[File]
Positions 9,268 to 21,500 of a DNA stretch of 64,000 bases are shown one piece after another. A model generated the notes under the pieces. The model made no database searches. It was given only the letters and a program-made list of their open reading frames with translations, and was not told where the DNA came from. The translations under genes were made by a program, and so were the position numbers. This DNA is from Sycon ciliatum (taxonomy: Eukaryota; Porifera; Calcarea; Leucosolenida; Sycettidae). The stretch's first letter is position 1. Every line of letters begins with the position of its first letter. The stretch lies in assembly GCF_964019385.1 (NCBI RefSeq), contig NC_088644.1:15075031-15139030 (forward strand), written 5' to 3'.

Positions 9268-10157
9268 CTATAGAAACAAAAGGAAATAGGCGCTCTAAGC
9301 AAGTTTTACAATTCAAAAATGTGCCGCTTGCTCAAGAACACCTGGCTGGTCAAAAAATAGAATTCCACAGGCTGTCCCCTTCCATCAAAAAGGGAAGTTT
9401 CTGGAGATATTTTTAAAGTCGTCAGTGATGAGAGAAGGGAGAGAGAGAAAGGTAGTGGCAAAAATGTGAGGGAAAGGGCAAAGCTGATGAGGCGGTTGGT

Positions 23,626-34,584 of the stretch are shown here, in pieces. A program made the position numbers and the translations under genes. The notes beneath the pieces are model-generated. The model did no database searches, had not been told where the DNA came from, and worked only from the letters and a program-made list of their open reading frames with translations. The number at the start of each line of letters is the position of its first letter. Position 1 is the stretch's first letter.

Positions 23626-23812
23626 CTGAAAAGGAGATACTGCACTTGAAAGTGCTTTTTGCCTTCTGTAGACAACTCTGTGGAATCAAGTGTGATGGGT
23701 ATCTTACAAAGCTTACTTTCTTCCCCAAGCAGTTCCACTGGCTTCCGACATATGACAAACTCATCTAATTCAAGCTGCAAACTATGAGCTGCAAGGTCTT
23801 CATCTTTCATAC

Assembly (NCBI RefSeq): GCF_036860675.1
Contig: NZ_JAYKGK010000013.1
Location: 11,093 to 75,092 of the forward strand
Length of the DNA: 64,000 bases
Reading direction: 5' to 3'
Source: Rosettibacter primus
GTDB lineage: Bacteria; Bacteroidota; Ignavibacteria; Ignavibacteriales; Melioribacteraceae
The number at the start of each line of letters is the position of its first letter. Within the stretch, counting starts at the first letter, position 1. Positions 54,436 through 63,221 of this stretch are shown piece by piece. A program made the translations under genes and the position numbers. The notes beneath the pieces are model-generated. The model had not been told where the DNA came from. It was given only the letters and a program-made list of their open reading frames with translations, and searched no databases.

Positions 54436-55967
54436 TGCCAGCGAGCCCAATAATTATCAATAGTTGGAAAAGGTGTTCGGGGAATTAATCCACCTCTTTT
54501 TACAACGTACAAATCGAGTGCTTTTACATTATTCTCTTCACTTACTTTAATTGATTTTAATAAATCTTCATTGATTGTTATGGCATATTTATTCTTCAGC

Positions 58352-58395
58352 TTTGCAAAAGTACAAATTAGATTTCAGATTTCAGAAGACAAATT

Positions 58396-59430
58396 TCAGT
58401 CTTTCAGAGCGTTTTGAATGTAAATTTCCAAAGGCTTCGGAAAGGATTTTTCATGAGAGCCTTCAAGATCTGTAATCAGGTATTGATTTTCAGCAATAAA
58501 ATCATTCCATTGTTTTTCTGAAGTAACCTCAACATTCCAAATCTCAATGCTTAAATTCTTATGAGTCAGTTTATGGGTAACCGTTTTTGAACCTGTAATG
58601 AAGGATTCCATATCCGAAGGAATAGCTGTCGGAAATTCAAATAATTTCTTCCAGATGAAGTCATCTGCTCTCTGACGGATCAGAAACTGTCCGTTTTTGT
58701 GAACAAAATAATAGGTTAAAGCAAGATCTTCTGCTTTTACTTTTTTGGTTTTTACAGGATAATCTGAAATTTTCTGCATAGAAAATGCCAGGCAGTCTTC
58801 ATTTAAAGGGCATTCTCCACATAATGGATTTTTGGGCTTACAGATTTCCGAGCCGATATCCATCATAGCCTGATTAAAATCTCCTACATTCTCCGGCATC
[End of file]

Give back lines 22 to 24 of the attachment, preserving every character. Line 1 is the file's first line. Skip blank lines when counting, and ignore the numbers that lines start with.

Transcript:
Positions 58352-58395
58352 TTTGCAAAAGTACAAATTAGATTTCAGATTTCAGAAGACAAATT

Positions 58396-59430